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What's going to power Small, Cheap Computers?

Atoms, dragons and Windows?

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Between the mobile phone and the laptop computer a new class of device is emerging, and control of it is up for grabs - it appears the next battle will be fought between seasoned industry scrappers and young bloods over the 'armtop'.

Mobile phones are becoming more and more like computers - link one to a Bluetooth keyboard and an external VDU, and it can offer an approximation of a desktop computing experience. It might be a pale imitation, but the important thing is that the attempt can be made.

Meanwhile, laptop computers are getting smaller and cheaper, partly because even Windows struggles to consume the processing power available in today's top-end machines - thus reducing the need to buy new ones - and partly because the manufacturers are trying to expand the market.

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Charles Dunstone of Carphone Warehouse compared home computer ownership to the telephone of 30 years ago, when each house had one handset, generally in the hallway or kitchen, and there was no such thing as a private phone call. Transferring that analogy to computing, there should be an explosion in mobile computing in the home - though what kind of computing experience those devices will offer is open to debate.

Windows XP has been trying to squeeze itself into these new devices, and Microsoft has extended the life of the OS as that market expands - no one is pretending that Windows Vista is ready for the armtop. But Windows is expensive, so many manufacturers are using flavours of Linux as a cheaper alternative that provides all the functionality their users need.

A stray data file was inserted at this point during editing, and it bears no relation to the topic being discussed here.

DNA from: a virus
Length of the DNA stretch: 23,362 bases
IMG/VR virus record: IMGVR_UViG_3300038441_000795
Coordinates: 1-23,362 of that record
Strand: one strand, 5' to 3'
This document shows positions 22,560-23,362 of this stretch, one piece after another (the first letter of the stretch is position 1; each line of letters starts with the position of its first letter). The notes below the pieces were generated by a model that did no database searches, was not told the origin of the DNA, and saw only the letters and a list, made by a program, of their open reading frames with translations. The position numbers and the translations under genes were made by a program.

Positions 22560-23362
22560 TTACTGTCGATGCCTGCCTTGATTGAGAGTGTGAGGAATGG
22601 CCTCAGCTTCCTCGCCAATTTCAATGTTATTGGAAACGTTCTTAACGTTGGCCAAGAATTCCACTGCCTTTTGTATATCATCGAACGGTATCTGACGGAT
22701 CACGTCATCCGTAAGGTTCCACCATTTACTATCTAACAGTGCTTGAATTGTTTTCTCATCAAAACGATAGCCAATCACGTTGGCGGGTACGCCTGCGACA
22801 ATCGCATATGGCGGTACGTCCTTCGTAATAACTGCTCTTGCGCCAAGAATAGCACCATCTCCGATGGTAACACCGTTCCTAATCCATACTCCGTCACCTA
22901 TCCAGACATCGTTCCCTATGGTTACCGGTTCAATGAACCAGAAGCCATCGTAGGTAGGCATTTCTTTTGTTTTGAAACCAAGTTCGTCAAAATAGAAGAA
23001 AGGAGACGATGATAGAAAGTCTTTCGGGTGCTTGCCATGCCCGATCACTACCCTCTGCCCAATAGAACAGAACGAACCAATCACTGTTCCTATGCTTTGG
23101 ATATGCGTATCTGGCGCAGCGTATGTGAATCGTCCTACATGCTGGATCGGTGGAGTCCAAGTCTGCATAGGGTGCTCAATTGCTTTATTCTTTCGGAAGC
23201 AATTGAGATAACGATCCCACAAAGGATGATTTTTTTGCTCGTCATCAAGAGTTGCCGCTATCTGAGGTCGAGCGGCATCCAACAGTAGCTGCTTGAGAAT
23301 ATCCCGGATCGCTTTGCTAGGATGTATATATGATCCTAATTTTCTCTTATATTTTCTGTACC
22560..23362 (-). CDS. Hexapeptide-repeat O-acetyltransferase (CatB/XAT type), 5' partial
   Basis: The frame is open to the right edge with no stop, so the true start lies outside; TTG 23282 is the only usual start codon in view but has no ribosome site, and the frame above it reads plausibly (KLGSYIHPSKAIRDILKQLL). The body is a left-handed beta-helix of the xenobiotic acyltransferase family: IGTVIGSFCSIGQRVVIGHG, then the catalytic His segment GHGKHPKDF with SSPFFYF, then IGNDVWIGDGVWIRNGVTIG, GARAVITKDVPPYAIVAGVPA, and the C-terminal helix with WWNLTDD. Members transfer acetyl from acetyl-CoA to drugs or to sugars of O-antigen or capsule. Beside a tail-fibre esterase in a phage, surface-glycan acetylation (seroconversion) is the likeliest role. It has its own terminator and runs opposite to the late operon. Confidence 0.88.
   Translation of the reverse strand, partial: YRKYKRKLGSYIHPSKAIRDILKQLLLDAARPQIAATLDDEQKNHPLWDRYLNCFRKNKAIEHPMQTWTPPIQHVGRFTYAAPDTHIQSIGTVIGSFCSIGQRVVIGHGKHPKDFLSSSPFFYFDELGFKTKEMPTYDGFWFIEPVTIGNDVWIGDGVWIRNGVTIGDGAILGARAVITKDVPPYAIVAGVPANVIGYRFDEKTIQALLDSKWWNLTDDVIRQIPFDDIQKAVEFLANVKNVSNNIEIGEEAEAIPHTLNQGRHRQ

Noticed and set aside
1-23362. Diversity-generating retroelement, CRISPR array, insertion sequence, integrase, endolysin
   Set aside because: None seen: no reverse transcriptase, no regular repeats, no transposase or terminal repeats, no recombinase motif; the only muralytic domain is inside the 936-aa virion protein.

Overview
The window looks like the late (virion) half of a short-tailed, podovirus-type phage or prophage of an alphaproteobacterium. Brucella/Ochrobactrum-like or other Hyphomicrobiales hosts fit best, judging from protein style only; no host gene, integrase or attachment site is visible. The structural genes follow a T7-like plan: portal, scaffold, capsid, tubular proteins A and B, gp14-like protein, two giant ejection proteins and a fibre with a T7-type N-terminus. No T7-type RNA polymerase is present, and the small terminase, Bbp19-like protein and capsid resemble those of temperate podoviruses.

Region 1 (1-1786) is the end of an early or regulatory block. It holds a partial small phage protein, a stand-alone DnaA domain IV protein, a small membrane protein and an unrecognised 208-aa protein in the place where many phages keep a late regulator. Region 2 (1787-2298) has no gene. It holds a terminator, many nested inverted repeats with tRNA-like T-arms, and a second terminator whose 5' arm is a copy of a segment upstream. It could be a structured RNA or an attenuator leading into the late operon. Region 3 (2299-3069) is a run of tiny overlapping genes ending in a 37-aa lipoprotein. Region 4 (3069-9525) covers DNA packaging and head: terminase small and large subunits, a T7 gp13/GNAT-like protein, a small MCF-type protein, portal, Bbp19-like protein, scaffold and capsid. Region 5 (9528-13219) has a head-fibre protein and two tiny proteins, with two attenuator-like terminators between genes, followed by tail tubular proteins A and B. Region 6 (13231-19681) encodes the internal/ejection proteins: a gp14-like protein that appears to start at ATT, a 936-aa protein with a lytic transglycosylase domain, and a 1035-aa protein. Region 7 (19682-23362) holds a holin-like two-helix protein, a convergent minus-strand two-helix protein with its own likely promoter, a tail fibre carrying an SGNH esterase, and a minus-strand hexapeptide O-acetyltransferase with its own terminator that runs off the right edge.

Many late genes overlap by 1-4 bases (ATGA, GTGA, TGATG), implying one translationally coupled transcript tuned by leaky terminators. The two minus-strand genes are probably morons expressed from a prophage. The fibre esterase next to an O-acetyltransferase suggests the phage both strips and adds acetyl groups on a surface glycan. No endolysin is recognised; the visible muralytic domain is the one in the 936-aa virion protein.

XP might seem a strange choice for mobile devices, but it has one important ally - Intel. Intel's new Atom processor, a low-power chip compatible with their x86 platform, will run Windows XP, and no doubt will find itself in many small laptops and computing devices including set-top boxes and their ilk. But in the mobile arena the dominant chip architecture is ARM.

ARM is a licensed core to which manufacturers can add their own capabilities, or choose to develop their own implementations that recognise the ARM instruction set. ARM-based processors completely dominate the mobile computing sphere - around 90 per cent of mobile phones, including the iPhone, pack at least one ARM processor.

Atom-based devices are emerging now, but comparing power consumption is difficult and both sides can offer statistics to argue their case. It seems likely that ARM will continue to offer better battery life, even with the vast improvements Intel has put into the Atom, but Atom will likely scale up more easily and thus be able to run Windows XP at a usable speed.

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